11 June 2007

Galloway coastal path

To Dumfries and Galloway Access Officers

My family and I spent (another) few days in Galloway over our school half term - it's great to visit - apparently like Cornwall was 30 years ago says my partner.

We were staying at Knock School near Monrieth, walked near St Ninians cave, and took a trip round to The Rhins, including Portpatrick, Port Logan and the Mull of Galloway. We have visited these places before on earlier visits. We had a good walk from St Ninians cave to Isle of Whithorn along the coast a year or two back.

Going south from Port Logan, we came across an "end of path" sign. We could not easily continue over the barbed wire and brambles.

A few years ago we walked south from Portpatrick and came to a dead end at a "private property" sign, on which someone had written "is theft":-)

Anyway, we would like to recommend strongly that you put together a full coastal path. Although there is a right of access to all land away from buildings, this does not make it easy to walk along the coast, which we, and I am sure others, wanted to do - your coastal scenery and flora/fauna are a spectacular asset. A full coastal path would help a lot - as far as I am concerned it doesn't have to be an official long distance footpath, as long as it is present on the ground. For the most part, a coast path would not lose much if any land for farmers, and indeed if new fences were put in, would actual stop animals falling off the edge! Having an uncultivated strip on the coast would help the flora/fauna. Where the coast is built up, I am sure that a route could be found on the beach or around any obstacles.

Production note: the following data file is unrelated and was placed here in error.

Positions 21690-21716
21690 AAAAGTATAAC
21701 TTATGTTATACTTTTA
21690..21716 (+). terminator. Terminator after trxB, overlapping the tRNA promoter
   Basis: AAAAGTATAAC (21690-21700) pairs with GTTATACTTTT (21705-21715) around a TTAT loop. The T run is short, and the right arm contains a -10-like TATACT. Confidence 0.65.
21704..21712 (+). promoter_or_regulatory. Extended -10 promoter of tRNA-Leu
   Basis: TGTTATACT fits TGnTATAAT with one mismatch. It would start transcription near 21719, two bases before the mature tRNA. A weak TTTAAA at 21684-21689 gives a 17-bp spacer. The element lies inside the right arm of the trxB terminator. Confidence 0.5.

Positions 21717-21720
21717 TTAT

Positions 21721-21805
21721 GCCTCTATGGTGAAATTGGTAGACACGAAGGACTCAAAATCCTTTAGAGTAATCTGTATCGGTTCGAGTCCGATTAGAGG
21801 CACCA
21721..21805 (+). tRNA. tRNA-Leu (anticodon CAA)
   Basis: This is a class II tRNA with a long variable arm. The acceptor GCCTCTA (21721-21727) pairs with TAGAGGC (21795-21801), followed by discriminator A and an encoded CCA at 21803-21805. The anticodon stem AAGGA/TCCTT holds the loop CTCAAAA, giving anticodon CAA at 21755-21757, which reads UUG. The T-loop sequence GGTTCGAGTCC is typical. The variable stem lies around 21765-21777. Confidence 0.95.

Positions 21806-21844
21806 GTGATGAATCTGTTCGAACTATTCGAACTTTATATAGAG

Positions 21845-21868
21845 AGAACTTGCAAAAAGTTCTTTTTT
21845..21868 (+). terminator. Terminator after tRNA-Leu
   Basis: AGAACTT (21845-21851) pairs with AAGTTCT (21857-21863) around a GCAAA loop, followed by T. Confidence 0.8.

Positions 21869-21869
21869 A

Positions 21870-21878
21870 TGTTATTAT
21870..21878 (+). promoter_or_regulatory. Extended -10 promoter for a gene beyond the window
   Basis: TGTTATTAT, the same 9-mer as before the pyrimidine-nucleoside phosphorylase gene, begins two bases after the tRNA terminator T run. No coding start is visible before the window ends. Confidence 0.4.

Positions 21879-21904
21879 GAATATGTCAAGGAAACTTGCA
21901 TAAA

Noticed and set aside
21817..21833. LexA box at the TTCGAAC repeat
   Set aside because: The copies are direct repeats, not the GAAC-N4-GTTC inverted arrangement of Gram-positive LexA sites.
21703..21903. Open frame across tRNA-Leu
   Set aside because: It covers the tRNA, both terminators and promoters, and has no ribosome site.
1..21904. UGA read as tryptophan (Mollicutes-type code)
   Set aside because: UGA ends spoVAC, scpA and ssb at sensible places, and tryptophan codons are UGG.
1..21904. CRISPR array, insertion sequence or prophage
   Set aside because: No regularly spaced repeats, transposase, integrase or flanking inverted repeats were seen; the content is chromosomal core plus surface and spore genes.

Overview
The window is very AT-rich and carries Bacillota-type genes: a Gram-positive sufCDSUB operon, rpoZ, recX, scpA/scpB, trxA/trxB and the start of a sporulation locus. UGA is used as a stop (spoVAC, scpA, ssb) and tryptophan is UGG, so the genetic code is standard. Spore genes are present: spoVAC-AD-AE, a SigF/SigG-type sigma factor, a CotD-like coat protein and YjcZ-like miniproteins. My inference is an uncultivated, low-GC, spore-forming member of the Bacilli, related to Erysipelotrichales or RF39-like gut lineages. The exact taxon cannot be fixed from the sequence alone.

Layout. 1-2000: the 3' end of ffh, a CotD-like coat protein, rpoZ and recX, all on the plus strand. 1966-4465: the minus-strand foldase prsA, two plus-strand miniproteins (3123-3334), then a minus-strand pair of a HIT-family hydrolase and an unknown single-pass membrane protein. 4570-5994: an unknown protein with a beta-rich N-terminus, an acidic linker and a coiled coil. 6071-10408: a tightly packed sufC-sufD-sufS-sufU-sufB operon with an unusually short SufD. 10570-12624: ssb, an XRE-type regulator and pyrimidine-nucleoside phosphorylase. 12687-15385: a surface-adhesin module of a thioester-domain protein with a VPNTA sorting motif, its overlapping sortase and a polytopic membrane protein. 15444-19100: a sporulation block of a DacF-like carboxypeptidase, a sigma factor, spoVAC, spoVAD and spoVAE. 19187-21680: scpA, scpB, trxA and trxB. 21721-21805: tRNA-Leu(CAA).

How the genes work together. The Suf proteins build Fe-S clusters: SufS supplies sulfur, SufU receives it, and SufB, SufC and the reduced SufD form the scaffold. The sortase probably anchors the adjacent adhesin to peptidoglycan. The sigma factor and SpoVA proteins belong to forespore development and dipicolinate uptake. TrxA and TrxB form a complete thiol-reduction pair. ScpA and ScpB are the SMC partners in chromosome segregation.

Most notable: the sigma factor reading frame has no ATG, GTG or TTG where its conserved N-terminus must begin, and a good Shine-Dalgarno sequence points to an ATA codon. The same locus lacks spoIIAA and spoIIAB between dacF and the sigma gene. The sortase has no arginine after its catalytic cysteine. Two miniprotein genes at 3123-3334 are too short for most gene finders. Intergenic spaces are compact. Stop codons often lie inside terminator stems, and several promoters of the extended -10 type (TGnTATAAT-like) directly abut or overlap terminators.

I agree with you that we have some spectacular coastal scenery in this
region. The council have, for some time been keen to create a coastal
path running the length of D&G and over the years we have been improving
and creating sections as and when we can. For example, over the past 2
years the path from Burrowhead to the Isle of Whithorn has been opened
up and has had new gates and signposts installed. The path continues
north along the coast to meet the exising path to Cruggleton Castle. It
then continues through Garlieston to Innerwell fishery. There are also
new paths at the Mull of Galloway and the route from Portpatrick to
Morroch bay is almost complete. See attached maps for details.

The intention is to continue to work on sections of coastal path where
time and funds allow. However, as you can appreciate, D&G is a very
large area so this will have to be done over time.

In addition to paths being implemented by the council, some landowners
and farmers are also now receiving funding for improving and maintaining
paths. The funding for this comes from SEERAD and is one of many
options farmers can choose from in the Land Management Contract Menu
Scheme. One of the requirements is for farmers to make sure the routes
are signposted and this probably accounts for some of the signs you have
come across. The reason some of these paths suddenly stop is that the
farmer can only claim for paths on his land and the neighbouring farmer
may not be in the scheme or may not have chosen the paths option.

I hope this helps clarify things for you and I hope you have a chance to
try out the new paths on your next trip!

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